and Bruce, it is fine to share my message with others (i hope you attributed me, though!). i hope it helps!

  19. #19 Emily
    April 27, 2007

    I’ve been using canvas bags for a few years now – they work great, are super heavy duty, so you don’t need nearly as many as you’d think (4-5, 6 at absolute most!). And, they’re great cheap *useful* souvaniers!!

  20. #20 Diane in Ohio
    April 27, 2007

    Here’s a great article on Biodegradable Plastic,using cornstarch: http://itotd.com/articles/540/biodegradable-plastic/

  21. #21 Bob
    April 27, 2007

    In fact, almost 10 percent of U.S. oil consumption — that’s approximately 2 million barrels each day — is used to make plastics. That could power a lot of SUVs!

    Equally as bad, plastics are not biodegradable. Plastics do not break down when they are underground…

    That’s terrible! That means the carbon in those bags is being sequestered (enviro-speak) underground when I could be burning it in my SUV and getting it into the atmosphere where it can do some good! This must stop!

    Yours for a warmer world,

    Bob

  22. #22 Dave Eaton
    April 28, 2007

    I wonder if plastic=evil. Throw aways, sure. But in general?

    I was discussing the incredible environmental problems caused by mining metals with a environmental engineer. To the extent that plastic has replaced metal in many products, I wonder how the damage to the enviroment caused by plastic compare to the damage done by metal mining. We are going to use something to make stuff. I can’t imagine my computer being made of wood or metal or stone, or having it biodegrade, for that matter…

    Benefits of any type carry costs. Some just aren’t acceptable or sustainable. But in a society where a)people have a short time horizon and b)people elect leaders who make absurd promises, I fear little will change.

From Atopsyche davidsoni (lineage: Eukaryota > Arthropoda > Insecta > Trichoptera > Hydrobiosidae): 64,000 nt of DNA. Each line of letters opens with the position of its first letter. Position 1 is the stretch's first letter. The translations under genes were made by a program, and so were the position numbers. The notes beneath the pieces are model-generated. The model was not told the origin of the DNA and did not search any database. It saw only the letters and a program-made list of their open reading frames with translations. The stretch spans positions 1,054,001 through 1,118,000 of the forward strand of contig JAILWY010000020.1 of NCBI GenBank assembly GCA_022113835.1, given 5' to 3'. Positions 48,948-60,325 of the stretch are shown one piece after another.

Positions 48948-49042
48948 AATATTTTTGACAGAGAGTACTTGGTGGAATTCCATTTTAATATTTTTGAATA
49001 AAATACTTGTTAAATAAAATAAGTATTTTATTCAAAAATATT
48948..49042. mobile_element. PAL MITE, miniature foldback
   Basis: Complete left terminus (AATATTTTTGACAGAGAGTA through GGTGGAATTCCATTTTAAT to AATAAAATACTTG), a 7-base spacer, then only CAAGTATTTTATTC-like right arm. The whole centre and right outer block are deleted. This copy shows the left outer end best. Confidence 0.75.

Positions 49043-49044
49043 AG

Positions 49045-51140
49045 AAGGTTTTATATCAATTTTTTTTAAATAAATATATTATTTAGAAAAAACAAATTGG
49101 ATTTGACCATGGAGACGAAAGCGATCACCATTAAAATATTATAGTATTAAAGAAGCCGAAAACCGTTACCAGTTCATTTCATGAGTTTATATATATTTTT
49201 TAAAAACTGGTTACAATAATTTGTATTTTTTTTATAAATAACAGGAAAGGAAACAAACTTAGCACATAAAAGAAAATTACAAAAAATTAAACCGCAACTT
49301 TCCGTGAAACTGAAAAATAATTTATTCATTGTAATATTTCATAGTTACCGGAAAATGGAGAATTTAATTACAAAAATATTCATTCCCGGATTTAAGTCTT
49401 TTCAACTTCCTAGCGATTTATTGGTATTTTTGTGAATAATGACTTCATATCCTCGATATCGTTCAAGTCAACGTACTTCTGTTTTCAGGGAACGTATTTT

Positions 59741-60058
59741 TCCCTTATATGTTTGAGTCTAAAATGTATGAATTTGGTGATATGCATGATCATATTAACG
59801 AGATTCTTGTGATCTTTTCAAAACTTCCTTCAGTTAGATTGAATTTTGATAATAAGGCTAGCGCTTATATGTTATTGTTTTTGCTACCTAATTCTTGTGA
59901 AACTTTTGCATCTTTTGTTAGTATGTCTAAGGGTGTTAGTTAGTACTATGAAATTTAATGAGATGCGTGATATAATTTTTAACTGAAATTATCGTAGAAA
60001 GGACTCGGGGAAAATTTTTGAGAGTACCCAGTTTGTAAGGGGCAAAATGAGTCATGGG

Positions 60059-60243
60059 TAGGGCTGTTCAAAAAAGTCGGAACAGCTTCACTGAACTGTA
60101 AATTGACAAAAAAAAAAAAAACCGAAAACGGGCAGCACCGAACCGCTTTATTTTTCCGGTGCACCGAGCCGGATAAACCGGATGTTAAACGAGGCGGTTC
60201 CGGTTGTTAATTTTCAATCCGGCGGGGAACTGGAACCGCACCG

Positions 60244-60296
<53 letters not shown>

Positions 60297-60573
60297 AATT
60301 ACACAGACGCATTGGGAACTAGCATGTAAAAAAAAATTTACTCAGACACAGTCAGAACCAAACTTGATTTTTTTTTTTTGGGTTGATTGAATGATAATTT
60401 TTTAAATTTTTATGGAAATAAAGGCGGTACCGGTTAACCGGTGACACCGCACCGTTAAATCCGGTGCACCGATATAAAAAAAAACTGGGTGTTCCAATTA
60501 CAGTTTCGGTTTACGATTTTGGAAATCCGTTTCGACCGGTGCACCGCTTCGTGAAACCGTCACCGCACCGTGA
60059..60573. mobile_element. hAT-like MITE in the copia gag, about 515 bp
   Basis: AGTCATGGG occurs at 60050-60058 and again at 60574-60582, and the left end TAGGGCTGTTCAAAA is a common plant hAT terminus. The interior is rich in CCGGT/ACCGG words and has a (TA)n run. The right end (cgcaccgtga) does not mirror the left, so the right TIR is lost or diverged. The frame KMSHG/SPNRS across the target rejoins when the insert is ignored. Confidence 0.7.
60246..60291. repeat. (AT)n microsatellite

23. #23 Bob O'H
    April 28, 2007

    By happy coincidence, an article in the Guardian about an English town banning plastic bags. Something to make the other Bob’s heart swell with glee.

    Bob

  24. #24 Library Diva
    April 28, 2007

    I thought you might like to know we’ve made a feedback loop! I looked at your leatherback turtle thing last week and learned about how the turtles confuse plastic bags with jellyfish. There was a link to a website that had a counter of how many plastic bags have been used in the US since the beginning of the year. I put that on my own blog, with a similar plea for people to stop using plastic bags, or at least start bringing their own. Yeah, it does confuse the cashiers, but they will figure it out if enough people start doing it.

    I’ll close the loop by putting a link to that website, with the counter. It is http://www.resuseablebags.com. They also sell tote bags and things, but they have that great counter.

  25. #25 Diane in Ohio
    April 28, 2007

    Running the numbers – that a look here, scroll down to see the paperbags used every hour at grocery stores(Depicts 1.14 million brown paper supermarket bags) & right below that plastics bags(Depicts 60,000 plastic bags, the number used in the US every five seconds). VERY SCARY!!!!!

    http://www.chrisjordan.com/current_set2.php?id=7

The site is undergoing maintenance presently. Commenting has been disabled. Please check back later!